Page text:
Cuomo: ‘The Private Sector Has To Think About What They Do, How They Do It And How They Can Do It Differently in This New Normal.’

Cuomo: ‘The Private Sector Has To Think About What They Do, How They Do It And How They Can Do It Differently in This New Normal.’


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Janet Ybarra
Former Washington Journalist
Contributor on The Bipartisan Press

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Although infections from the novel coronavirus appear to have perhaps turned a corner in hardest-hit New York, Gov Andrew Cuomo (D) put some sober perspective on that, while also continuing to look forward to when the Empire State might once again open it’s doors.

As the area in and around New York has been the epicenter of the COVID-19 pandemic, the direction that Cuomo and others chart for the region could become a model for other regions of the United States hard-hit by COVID-19.

“The number of new people who are diagnosed with COVID, about 2,000 still yesterday. So when you see the reduction in rates, remember what we’re talking about, we’re talking about a reduction in increases. You still have 2,000 people every day, about, who are walking into a hospital for the first time or who are being diagnosed with COVID for the first time. And 2,000 is still a lot of people,” Cuomo said. “But the good news is it means we can control the virus, right? We can control the spread. And we did not know for sure that we could do that. We speculated that we could do it, but we didn’t know. So now we know that we can control this disease. The bad news is 2,000 people walked into a hospital yesterday for the first time with the disease, and the worst news is 600 people died yesterday from the disease.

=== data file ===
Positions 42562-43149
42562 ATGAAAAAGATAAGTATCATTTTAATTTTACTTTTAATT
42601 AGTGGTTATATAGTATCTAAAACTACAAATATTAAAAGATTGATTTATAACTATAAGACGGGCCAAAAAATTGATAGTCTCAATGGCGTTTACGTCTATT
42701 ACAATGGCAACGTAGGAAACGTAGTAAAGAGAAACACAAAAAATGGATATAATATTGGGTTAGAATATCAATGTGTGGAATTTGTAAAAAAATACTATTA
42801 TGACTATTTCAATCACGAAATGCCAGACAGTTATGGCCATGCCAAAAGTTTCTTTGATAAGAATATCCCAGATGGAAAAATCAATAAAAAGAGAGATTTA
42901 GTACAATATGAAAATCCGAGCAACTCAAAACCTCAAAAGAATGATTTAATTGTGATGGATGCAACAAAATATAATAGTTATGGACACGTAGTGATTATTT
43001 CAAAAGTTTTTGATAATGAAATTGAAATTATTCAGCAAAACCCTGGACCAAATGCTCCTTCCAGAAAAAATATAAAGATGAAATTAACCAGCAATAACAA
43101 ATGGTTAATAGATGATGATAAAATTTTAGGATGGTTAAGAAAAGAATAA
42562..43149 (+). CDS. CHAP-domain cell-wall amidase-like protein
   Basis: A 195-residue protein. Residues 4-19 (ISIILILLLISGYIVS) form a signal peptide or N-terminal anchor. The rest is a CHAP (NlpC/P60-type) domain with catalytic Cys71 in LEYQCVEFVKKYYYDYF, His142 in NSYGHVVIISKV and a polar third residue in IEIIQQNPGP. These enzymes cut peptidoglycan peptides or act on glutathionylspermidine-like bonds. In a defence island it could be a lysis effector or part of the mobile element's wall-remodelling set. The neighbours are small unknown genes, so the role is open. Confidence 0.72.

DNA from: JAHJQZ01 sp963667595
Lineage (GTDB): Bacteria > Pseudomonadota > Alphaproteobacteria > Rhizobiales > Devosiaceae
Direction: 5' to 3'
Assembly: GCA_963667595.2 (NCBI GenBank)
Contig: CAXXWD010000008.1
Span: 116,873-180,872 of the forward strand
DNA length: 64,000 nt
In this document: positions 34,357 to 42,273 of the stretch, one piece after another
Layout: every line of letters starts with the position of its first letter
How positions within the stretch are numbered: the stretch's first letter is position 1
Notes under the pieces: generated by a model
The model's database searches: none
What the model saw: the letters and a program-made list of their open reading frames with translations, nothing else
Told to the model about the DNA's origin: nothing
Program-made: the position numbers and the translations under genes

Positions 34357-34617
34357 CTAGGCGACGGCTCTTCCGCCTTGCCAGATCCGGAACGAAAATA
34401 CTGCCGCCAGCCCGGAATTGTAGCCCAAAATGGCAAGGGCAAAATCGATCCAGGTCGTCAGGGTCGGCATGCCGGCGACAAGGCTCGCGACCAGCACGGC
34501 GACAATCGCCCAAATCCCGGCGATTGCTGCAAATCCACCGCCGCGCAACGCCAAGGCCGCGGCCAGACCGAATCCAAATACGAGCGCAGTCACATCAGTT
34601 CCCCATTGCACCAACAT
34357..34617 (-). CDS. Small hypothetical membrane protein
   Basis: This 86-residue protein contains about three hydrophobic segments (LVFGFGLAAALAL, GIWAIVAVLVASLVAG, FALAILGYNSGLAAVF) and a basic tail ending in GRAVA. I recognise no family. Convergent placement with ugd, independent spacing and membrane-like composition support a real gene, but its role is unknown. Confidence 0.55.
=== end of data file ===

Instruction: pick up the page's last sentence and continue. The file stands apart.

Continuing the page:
“That is still continuing at a really tragic, tragic rate. Of those deaths, 577 in hospitals, 29 in nursing homes. We’ve been watching the nursing homes, because nursing homes in many ways are ground zero for this situation,” he added. “Last night the number in nursing homes was relatively low.”

The governor, however, did begin to sketch out how the state would eventually begin to “unpause,” in his terminology, and what that might look like at some point.

“At the same time, how do we unpause New York? New York is now on pause. How do we unpause it? First, do no harm. Don’t let that infection rate go up to the best of your ability. Don’t lose the progress that you have made. Second, now go back that we have some stability, and we can actually work with the health care system, which we had on overdrive for many, many weeks, and we had increased the capacity, as you’ll remember. Every hospital had to increase capacity 50 percent. Just think about that. 50 percent more beds, staffing those beds during this horrific period. Now we have a chance to be more intelligent, frankly, about handling our health care system,” Cuomo said. “Testing and tracing, testing and tracing, testing and tracing, and we need the federal government to work with us on that. And then phasing an economic return to ‘new normal,’